Scientists from AI4FLOOD, a Helmholtz AI project that received funding in our 2019 call, have developed a deep learning algorithm for flood detection that won third place in the NASA-ETCI competition.
Flood events occur all over the world and can have devastating consequences for people, ecosystems and economies: a single major flood can cause billions of dollars in damage. The hazards of using ground-based equipment in floodplains and limited physical access to flooded areas make it difficult to acquire information about the extent of flooding on the ground. That’s why capturing floods and the extent of flooding remotely and accurately is a great help in responding to these destructive events and in mitigating their effects.
To advance the use of machine learning (ML) and artificial intelligence (AI) in remote flood detection, NASA’s Interagency Implementation and Advanced Concepts Team (IMPACT) has organized the Emerging Techniques in Computational Intelligence (ETCI) 2021 Competition on Flood Detection. The Institute of Electrical and Electronics Engineers (IEEE) Geoscience and Remote Sensing Society (GRSS) Earth Science Informatics Technical Committee (ESI TC) joined IMPACT in coordinating this effort. The challenge involved a supervised learning task in which participants developed algorithms to identify flood pixels after training their algorithm on a training set of synthetic aperture radar (SAR) images.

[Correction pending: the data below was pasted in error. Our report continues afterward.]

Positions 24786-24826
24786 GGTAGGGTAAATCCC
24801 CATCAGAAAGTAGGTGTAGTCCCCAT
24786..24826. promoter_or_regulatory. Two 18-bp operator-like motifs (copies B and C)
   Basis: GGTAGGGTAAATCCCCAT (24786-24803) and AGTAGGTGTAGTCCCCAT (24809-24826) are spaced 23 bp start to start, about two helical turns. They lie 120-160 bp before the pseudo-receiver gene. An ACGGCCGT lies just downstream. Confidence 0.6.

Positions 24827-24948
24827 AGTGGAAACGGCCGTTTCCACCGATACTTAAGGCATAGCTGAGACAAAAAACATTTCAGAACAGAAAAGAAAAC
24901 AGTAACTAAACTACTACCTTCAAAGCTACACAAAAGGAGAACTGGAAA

GFZ scientists used this opportunity to train a deep-learning algorithm for flood detection as part of the 2019 Helmholtz AI funded project AI4Flood led by Prof. Dr. Mahdi Motagh from the German Research Centre for Geosciences (GFZ) and Dr. Sandro Martinis from the German Aerospace Center (DLR). Specifically, Shagun Garg from GFZ Potsdam proposed a convolutional neural network (CNN) based on the Unet architecture with a backbone of EfficientNetb7, which was trained with the competition dataset. The performance of the model was then evaluated using several training, testing, and validation methods. Two evaluation methods - Intersection over Union (IOU) and F-Score - are applied to assess model performance. In the tests, the model developed by GFZ achieved an average IOU score of 75.06% and an F-Score of 74.98%. This result placed it among the top three algorithms in the NASA-ETCI competition. Further information on the competition can be found here: https://nasa-impact.github.io/etci2021/